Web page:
In 1936 Berlin was decked out in pristine beauty. With 348 athletes, Germany boasted the largest national team. At the opening ceremonies twenty thousand doves obscured the sky and at the close Hitler could boast that Germany held the most medals overall. He and his Nazi lieutenants had pulled off the perfect propaganda coup, except for the embarrassment of Jesse Owens’ African American speed. With four gold medals, the Ohio State sprinter was the star of the Berlin Olympics with world records in the 100-meter, the 200-meter, and the broad jump.
With the invasions of Poland, Czechoslovakia, and France, Hitler couldn’t risk a direct attack against the Church in Germany in the early stages of World War II. But after the Third Reich’s victory he promised to have wiped out both the Jews and the power of the Church. How does God handle tyrants like Hitler who murder his people?
In the early 40s of the first century, Herod Agrippa I played the same game of using a veneer of public religiosity. He carefully followed the laws of Judaism while he carried out an assault against those Jews who believed that Jesus of Nazareth was the crucified and risen Messiah. In the Acts narrative we have seen him quickly execute James, one of Jesus’ inner circle, but then God stepped in and miraculously snatched Peter from Herod’s grasp. Here’s what happened after God’s angel ushered Peter out of the prison.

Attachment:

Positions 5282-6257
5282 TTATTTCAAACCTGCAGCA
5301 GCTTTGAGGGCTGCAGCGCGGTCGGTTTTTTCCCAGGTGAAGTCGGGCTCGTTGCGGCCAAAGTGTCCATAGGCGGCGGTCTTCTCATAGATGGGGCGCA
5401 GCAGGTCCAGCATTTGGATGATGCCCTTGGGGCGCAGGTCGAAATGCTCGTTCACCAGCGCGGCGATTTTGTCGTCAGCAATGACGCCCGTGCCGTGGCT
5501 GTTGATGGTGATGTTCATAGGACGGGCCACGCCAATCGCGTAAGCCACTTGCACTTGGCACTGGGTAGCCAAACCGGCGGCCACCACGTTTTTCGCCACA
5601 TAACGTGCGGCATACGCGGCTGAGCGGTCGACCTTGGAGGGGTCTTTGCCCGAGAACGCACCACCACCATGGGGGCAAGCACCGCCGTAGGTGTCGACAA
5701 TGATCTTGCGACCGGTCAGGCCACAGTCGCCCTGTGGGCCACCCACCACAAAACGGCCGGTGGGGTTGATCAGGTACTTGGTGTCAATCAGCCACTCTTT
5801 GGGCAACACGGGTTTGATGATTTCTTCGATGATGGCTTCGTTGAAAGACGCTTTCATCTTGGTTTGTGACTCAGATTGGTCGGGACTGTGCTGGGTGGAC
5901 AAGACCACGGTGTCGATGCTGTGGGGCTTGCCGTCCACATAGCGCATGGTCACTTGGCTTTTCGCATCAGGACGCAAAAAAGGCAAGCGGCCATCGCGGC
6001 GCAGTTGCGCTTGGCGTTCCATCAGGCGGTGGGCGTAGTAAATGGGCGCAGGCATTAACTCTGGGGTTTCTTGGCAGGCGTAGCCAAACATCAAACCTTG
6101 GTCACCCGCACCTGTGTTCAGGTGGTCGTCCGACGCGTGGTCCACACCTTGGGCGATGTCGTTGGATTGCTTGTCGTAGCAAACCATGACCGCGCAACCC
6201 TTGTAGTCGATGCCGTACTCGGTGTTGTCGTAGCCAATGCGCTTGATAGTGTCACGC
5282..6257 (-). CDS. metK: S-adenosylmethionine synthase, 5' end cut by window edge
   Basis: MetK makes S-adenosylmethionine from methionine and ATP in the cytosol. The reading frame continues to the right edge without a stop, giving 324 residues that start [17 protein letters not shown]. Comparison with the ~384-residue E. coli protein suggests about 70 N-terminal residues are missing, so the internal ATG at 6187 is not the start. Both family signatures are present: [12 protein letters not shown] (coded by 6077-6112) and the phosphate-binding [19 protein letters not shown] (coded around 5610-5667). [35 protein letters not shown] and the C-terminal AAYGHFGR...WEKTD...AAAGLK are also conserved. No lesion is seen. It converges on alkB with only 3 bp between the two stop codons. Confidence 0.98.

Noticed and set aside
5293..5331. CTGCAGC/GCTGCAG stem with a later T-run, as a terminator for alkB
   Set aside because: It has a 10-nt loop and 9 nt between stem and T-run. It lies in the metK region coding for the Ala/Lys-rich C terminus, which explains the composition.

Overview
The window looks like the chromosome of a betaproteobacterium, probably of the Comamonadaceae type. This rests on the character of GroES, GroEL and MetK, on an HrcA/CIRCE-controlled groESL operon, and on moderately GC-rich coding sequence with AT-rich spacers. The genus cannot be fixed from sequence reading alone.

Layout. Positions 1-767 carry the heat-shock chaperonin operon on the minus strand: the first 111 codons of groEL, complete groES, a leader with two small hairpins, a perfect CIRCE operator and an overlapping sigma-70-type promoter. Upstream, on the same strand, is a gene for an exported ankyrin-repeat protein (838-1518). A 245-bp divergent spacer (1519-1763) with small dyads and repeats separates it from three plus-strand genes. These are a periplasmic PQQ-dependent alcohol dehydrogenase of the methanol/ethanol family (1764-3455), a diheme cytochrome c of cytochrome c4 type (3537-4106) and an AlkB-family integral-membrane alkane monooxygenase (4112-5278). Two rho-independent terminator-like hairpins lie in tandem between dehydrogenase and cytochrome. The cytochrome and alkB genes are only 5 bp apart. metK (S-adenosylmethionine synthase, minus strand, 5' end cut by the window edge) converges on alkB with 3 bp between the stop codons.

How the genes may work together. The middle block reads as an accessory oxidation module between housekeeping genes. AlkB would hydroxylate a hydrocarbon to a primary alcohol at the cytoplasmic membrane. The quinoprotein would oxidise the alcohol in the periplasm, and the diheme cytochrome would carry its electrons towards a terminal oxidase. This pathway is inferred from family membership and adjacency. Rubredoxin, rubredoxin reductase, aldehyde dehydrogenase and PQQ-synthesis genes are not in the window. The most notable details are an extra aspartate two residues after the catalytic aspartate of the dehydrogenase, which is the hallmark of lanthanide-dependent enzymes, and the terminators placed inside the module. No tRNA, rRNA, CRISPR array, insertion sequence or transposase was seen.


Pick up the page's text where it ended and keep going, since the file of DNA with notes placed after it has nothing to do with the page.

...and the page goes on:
“When it became light, there was quite a disturbance among the solders as they tried to figure out what had happened to Peter. Herod made a thorough search but couldn’t find him. After questioning the guards, he ordered their execution. Then he left Jerusalem and went down to stay in Caesarea.
Now he was angry against the residents of Tyre and Sidon. To deal with the animosity, they joined together and presented themselves before Herod having convinced Blastus, the king’s personal attendant, to end the controversy. They needed peace because Tyre and Sidon depended upon the King’s fields for their food.
On the appointed day Herod decked himself in his royal apparel, sat down on his thrown and began to deliver his address. The crowd drowned out his words, crying, ‘This is the voice of a god, not the voice of a man!’ Instantly, the angel of the Lord struck him because he had not given the glory to God and he became eaten with worms and died.” - Acts 12:18-23
We’ve learned that God can take one of the mob who murdered Stephen, forgive him, and make him one of the most powerful proclaimers of the Gospel. We’ve seen that the Lord sometimes allows one of his servants to be arrested and martyred while he miraculously sets free another. We’ve also seen that God doesn’t always step in immediately and strike down those who accept the worship of a crowd. But sometimes he does. In the end God always brings about justice.
In those old newsreels, we've seen Hitler basking in the adulation of massive crowds, but at 3:30 PM, April 30, 1945, both Hitler and Braun were dead. Hitler’s Nazi Party lasted twenty-six years, not a thousand.
LORD, help me trust in the fact that you will deal with those who defy you in the end. Give me courage, like Peter and Paul in the narrative of Acts, not to be intimidated by tyrants but to continue to tell the truth about Jesus and his gift of salvation.
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